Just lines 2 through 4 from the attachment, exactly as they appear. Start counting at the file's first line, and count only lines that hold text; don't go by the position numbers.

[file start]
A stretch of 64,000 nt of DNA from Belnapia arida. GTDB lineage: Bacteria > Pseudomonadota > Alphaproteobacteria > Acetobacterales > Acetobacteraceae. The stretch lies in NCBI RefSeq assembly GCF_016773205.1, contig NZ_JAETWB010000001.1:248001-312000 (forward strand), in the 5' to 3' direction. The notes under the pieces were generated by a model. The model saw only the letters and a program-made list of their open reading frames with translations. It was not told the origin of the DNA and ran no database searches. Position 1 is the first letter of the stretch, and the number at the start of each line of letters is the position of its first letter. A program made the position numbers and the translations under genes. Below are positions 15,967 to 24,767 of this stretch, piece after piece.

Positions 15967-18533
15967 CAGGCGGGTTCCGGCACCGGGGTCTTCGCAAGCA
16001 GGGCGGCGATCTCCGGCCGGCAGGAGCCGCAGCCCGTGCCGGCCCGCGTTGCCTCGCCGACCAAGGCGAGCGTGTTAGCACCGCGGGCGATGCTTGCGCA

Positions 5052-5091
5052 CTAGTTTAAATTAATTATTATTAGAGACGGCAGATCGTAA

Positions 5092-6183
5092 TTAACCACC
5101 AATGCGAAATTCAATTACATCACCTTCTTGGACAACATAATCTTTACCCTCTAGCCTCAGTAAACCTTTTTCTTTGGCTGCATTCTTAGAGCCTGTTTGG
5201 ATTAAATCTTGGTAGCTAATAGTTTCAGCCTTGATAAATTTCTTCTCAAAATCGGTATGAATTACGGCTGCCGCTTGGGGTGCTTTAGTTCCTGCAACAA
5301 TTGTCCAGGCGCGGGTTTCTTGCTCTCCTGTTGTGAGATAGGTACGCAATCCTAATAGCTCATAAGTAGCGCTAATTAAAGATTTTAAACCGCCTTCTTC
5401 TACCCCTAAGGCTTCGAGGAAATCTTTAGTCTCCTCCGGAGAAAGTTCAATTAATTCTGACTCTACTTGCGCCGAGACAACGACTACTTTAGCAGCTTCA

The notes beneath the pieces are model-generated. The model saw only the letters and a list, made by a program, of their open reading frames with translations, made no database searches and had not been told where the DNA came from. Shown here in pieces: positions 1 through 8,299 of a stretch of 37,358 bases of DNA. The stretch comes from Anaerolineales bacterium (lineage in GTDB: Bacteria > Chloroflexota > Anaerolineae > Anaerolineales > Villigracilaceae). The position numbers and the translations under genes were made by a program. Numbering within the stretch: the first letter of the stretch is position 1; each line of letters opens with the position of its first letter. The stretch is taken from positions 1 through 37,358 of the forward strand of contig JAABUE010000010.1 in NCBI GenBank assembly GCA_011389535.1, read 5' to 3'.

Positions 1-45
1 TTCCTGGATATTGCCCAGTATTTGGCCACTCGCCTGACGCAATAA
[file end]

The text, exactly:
Positions 15967-18533
15967 CAGGCGGGTTCCGGCACCGGGGTCTTCGCAAGCA
16001 GGGCGGCGATCTCCGGCCGGCAGGAGCCGCAGCCCGTGCCGGCCCGCGTTGCCTCGCCGACCAAGGCGAGCGTGTTAGCACCGCGGGCGATGCTTGCGCA